“That's a bad rash. I’ve got a great moisturizer I can recommend.”
For the more than 7.5 million Americans living with psoriasis, this kind of comment is all too familiar. And while it may be well-meaning, it's often misguided.
The truth is that most people don’t really understand psoriasis, despite its prevalence. In fact, what may seem like a simple, if at times unsightly, skin problem is actually a serious autoimmune disease.
Most typically, psoriasis appears as a scaly red rash on the elbows, knees and scalp, but it can crop up anywhere on the body. And it can show up in several other forms, including a red, dotlike rash, as well as fiery crimson-colored lesions in the folds of the skin.
We asked four people with the condition, including Scandal actress Katie Lowes, what they wished others knew about psoriasis—truths they want the world to know.
Unfortunately, this fact doesn’t prevent people living with the condition from feeling like pariahs on occasion.
“The scales are embarrassing and noticeable, so when you walk around in public, people will often stare and judge—and sometimes even back away, thinking they can get it from you,” says Todd Bello, 54, a retired postal worker living in Bayside, New York, who was diagnosed with the condition at 28.
But there’s no need to back away: You can’t catch psoriasis from another person. The disease can be hereditary, and in certain people, it can also be triggered by injury to the skin, certain medications, infection—even stress.
Houston-based marketing consultant Sabrina Skiles, 33, says that her mother had psoriasis, “but even so, when I was first diagnosed at 15, I would hide behind clothes.”
That changed when she met her husband. “I wanted him to know who I was, so I showed him my spots, and explained that psoriasis was genetic and an autoimmune disease.”
Although shame still sometimes creeps up on her, being open about the condition helps her—and most patients—power through. “The more I talk about how I’m feeling,” she says, “the more confident and less ashamed I feel.”
“My co-workers called me Pecorino because I left a trail of flakes from my hair, moustache and skin everywhere I went, like grated cheese,” Bello recalls, adding that they assumed he had dandruff.
Skiles has also worried that clients think she has dandruff when she is having a flare-up. “I have wondered if they could see the flakes on my chair or my jacket,” she says.
And that isn't the only misperception she has faced.
“The first thing people often say when I tell them I have psoriasis is, ‘That’s like eczema, right?’ ” says Skiles, who is a volunteer and mentor for the National Psoriasis Foundation (NPF). “But it’s not something an ordinary lotion can fix.”
Indeed, topical treatments, like steroid creams to target inflammation, are usually the first line of defense against the condition; people with moderate or severe cases of psoriasis may require more advanced medications to treat the disease, depending on how they respond and their doctor's guidance.
“People don’t realize this disease affects a person’s whole life,” says Lowes, 35. “You might cancel dates, avoid family events or decide not to go on vacation because of what’s going on with your skin. It can make you want to crawl inside yourself and hide.”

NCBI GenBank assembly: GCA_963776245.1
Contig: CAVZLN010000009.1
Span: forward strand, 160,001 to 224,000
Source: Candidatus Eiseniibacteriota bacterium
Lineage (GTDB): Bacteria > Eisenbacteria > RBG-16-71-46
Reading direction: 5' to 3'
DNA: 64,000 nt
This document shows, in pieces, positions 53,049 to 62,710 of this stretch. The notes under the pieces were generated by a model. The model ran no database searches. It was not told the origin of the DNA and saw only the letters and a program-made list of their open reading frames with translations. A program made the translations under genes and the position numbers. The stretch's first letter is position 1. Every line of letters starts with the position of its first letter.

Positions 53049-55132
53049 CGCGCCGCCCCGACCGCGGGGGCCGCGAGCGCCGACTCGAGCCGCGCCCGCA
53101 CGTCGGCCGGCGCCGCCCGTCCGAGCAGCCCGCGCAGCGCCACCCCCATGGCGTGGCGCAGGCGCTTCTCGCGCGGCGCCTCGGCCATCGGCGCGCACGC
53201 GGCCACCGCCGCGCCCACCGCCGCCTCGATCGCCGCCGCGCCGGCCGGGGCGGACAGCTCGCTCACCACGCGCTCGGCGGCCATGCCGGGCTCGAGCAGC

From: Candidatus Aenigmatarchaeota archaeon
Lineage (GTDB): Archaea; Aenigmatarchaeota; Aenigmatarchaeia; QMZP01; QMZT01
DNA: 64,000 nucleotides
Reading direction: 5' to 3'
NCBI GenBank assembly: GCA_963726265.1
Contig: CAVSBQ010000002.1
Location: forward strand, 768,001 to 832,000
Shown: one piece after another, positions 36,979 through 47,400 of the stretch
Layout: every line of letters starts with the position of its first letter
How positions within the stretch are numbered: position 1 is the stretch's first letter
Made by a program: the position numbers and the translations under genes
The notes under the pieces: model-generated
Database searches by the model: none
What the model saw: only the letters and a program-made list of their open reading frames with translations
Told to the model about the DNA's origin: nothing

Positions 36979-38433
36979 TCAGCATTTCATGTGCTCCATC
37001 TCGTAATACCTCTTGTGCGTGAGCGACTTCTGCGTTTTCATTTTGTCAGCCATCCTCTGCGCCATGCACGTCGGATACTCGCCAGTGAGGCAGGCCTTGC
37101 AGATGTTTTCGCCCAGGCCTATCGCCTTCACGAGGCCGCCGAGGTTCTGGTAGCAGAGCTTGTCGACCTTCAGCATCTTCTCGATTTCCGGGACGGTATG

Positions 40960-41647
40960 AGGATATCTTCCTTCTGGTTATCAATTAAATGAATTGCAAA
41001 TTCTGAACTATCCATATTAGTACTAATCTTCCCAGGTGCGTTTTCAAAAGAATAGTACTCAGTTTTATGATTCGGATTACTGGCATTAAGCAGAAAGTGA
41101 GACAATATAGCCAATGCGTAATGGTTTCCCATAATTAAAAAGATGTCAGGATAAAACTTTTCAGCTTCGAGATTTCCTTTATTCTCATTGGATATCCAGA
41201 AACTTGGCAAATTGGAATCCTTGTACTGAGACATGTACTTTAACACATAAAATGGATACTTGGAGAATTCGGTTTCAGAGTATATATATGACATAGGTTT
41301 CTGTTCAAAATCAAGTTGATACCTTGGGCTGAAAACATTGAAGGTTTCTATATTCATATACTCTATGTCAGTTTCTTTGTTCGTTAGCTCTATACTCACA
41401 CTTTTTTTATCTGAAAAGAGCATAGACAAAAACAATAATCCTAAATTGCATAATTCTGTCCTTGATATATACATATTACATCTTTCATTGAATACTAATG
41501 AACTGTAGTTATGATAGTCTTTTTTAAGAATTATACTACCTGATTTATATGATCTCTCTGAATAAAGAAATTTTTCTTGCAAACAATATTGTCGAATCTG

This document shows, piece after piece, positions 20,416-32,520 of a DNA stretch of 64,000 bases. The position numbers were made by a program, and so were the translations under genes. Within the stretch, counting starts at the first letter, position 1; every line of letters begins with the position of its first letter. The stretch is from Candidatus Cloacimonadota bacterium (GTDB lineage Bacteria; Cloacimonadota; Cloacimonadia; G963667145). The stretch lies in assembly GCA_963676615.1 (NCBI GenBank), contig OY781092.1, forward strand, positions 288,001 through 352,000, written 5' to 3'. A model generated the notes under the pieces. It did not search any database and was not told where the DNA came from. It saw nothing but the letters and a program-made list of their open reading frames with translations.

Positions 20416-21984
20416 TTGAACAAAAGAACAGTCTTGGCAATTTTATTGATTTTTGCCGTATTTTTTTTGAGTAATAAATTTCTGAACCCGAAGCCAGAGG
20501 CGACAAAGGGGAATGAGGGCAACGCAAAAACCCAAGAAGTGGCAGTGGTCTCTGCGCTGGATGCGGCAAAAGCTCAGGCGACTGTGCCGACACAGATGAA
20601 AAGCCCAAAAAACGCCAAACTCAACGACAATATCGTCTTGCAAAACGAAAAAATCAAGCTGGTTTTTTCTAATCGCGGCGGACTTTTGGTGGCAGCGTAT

Case in point: When Lowes got engaged to fellow actor Adam Shapiro, she’d planned to have photos taken for the couple’s "save the date" cards. Then she had a horrible flare-up, and wound up canceling the photo session.
“I was having meltdowns in my closet," she recalls. "I couldn’t find an outfit that would cover the back of my neck, and all I wanted was to wear a ponytail.”
I was diagnosed right at the beginning of Scandal. It was my big break, and with the pressure of being in the spotlight, plus getting engaged, it was no coincidence I had massive flare-ups.
Lowes also found, as many patients do, that stress exacerbated her symptoms.
“I was diagnosed right at the beginning of Scandal,” she says. “It was my big break, and with the pressure of being in the spotlight, plus getting engaged, it was no coincidence I had massive flare-ups.”
Lori-Ann Holbrook, 49, has experienced the stress-psoriasis connection, too. “I’d have a confrontation at work, and get a flare-up within the hour,” she says.
In fact, simply being diagnosed with the disease was mentally challenging, recalls the City Girl Flare blogger and NPF mentor, who lives in Dallas.
"I was petrified," Holbrook says. "I went on the internet to look at pictures of psoriasis, and I really scared myself. I thought: I'm going to be red from head to toe; I'm going to look like I'm on fire. People are going to be afraid of me. I really panicked about what the future meant for me."
Perhaps it's no surprise, then, that psoriasis has also been linked with depression: As many as 50% of patients with the condition have the mood disorder—Bello included.
“In the beginning, I was so depressed that I couldn’t even talk about it,” Bello says. But with counseling, he’s now challenging himself to be more open about the disease—and help others as a volunteer and mentor for the NPF.
“Hearing people’s stories helps me cope and see things from a different perspective,” he says.
Lowes no longer cancels photo sessions due to flare-ups; for the most part, medication helps keep her symptoms at bay.
“If you want to look good in a bikini on vacation, speak up and work with your doc to find a treatment that is right for you,” she says. “If you keep trying, it is possible to get your symptoms under control.”
In addition to steroid creams and light therapy, there are now oral, injectable and intravenous medications that can help prevent inflammation and the growth of excess skin cells. Exercise, too, is crucial for people with psoriasis, along with stress-relieving activities like yoga or meditation.
“Unlike years ago, if my children get it, they will be in a better situation because of medication,” Bello says. “I’m happy about that.”